When Girish Mathrubootham founded customer engagement software-as-a-service (SaaS) company Freshworks in Chennai in 2010, the start-up scene was almost non-existent in the southern Indian city.

“Our initial challenges were very fundamental,” says the 46-year-old tech entrepreneur and angel investor. He even recalls some days in Freshworks’s $150-per-month Chennai office without water or power.


On top of this lack of “start-up friendly” infrastructure, Mr Mathrubootham says funding was hard to come by. Back then, Chennai had so few start-ups, he says, that it did not make sense for venture capitalists (VCs) to travel there from other cities, such as Bengaluru and Mumbai.

“VCs wouldn’t come to Chennai in 2011 because they couldn’t fill their calendar with meetings for the day,” says Mr Mathrubootham. More than a decade later, both Freshworks and the start-up community in Tamil Nadu’s state capital have come on in leaps and bounds.

In September 2021, Freshworks listed on the Nasdaq stock exchange at a valuation of $10.1bn, marking a first for the Chennai ecosystem and a milestone in the start-up’s rapid growth.

VCs wouldn’t come to Chennai in 2011 because they couldn’t fill their calendar with meetings for the day

Girish Mathrubootham

Chennai has been nicknamed “the SaaS capital of India”, thanks to Freshworks and other software giants founded in the city, such as Chargebee and Zoho. However, even with the emergence of global names from Tamil Nadu’s capital, the city has received less funding and fanfare than other Indian tech hubs. 


Despite challenges around talent acquisition, local entrepreneurs and investors say Chennai’s co-operative culture and strong engineering base make it ripe for innovation and future start-up successes.

Funding lags elsewhere

The origins of Chennai’s start-up ecosystem are often attributed to Zoho, a customer relationship management start-up founded in 1996. Among Zoho’s alumni are Freshworks’s CEO and co-founders of Chargebee, a Chennai-founded SaaS start-up that was valued at $3.5bn in February 2022.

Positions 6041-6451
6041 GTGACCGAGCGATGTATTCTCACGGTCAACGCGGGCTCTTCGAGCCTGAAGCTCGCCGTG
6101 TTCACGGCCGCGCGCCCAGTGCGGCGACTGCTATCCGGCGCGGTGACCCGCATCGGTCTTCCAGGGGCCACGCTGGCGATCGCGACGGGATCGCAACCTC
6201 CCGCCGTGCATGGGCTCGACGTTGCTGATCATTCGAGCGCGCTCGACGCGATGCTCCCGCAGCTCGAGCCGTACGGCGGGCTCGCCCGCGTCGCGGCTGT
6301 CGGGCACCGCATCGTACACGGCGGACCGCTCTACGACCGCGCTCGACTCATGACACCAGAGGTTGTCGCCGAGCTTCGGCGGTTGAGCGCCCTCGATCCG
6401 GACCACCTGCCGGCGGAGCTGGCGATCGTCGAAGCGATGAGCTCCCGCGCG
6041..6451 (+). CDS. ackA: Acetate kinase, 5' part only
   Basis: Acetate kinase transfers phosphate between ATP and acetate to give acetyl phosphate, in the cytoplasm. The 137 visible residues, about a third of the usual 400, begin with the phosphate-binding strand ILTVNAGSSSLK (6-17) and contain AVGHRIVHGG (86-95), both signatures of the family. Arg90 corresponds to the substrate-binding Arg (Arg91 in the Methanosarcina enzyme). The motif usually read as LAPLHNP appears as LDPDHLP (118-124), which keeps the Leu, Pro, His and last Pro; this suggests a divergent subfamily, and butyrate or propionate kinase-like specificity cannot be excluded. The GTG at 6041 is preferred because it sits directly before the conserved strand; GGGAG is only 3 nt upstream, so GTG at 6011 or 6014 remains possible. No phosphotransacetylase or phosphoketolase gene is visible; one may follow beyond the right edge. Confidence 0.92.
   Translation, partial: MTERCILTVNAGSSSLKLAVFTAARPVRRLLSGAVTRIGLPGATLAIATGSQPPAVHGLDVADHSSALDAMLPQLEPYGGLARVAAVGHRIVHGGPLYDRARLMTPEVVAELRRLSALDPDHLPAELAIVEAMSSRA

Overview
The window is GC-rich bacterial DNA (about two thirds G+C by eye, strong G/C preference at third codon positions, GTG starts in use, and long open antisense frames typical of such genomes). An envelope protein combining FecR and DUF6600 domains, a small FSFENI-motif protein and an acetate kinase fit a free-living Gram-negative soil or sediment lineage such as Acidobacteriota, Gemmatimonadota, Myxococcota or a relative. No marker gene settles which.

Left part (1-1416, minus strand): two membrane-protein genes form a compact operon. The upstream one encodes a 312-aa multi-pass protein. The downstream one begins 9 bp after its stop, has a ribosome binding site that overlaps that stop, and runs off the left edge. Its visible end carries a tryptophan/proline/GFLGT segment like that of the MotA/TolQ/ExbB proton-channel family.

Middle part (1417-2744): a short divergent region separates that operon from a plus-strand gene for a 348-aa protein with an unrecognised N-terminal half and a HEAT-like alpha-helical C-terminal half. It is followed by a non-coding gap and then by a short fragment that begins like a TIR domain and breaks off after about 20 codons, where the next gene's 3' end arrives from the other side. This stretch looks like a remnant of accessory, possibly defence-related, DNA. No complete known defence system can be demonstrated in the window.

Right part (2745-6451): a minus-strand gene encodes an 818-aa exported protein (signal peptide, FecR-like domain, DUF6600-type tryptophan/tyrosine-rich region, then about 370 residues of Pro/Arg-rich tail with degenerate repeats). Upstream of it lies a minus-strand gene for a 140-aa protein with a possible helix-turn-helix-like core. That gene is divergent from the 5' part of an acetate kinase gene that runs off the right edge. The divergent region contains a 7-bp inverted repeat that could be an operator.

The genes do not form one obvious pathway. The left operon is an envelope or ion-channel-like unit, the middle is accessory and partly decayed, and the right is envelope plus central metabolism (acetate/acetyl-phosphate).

“These successes opened up a lot of possibilities for large-scale VCs, like Sequoia and Accel, to look at southern Indian states and Chennai,” says Lakshmi Moorthy, the co-founder of nicheBrains, a digital transformation consultancy start-up.

Since 2012, VC funding into Chennai-based start-ups has increased ten-fold, reaching $724m in 2021, according to PitchBook data — which does not include Freshworks or Chargebee funding figures, since their headquarters have been relocated to the US. 

By comparison, however, other Indian megacities recorded much higher VC funding than Chennai in 2021, including Bengaluru ($16.2bn) and Mumbai ($6.06bn).

Just two of the 46 Indian start-ups that gained a valuation of more than $1bn in 2021 came from Chennai, including microloan start-up Five Star Finance, according to Mumbai-based Orios Venture Partners.

“Chennai is often seen as lagging behind other hubs,” says Shyam Nagarajan, the founder and CEO of GoFloaters, a network of co-working spaces across 23 Indian cities. But with a “quieter” ecosystem, Mr Nagarajan says Chennai’s start-up scene has a strong culture of collaboration.

“Chennai founders are super helpful … the ecosystem gives you the breathing room to focus on problems and product development,” he says. This is exemplified by organisations such as SaaSBOOMi, a community of SaaS founders that host regular events. 

Mr Mathrubootham describes SaaSBOOMi’s annual event as “like an Indian wedding”, with friends and relatives all happily sharing their insights and start-up metrics.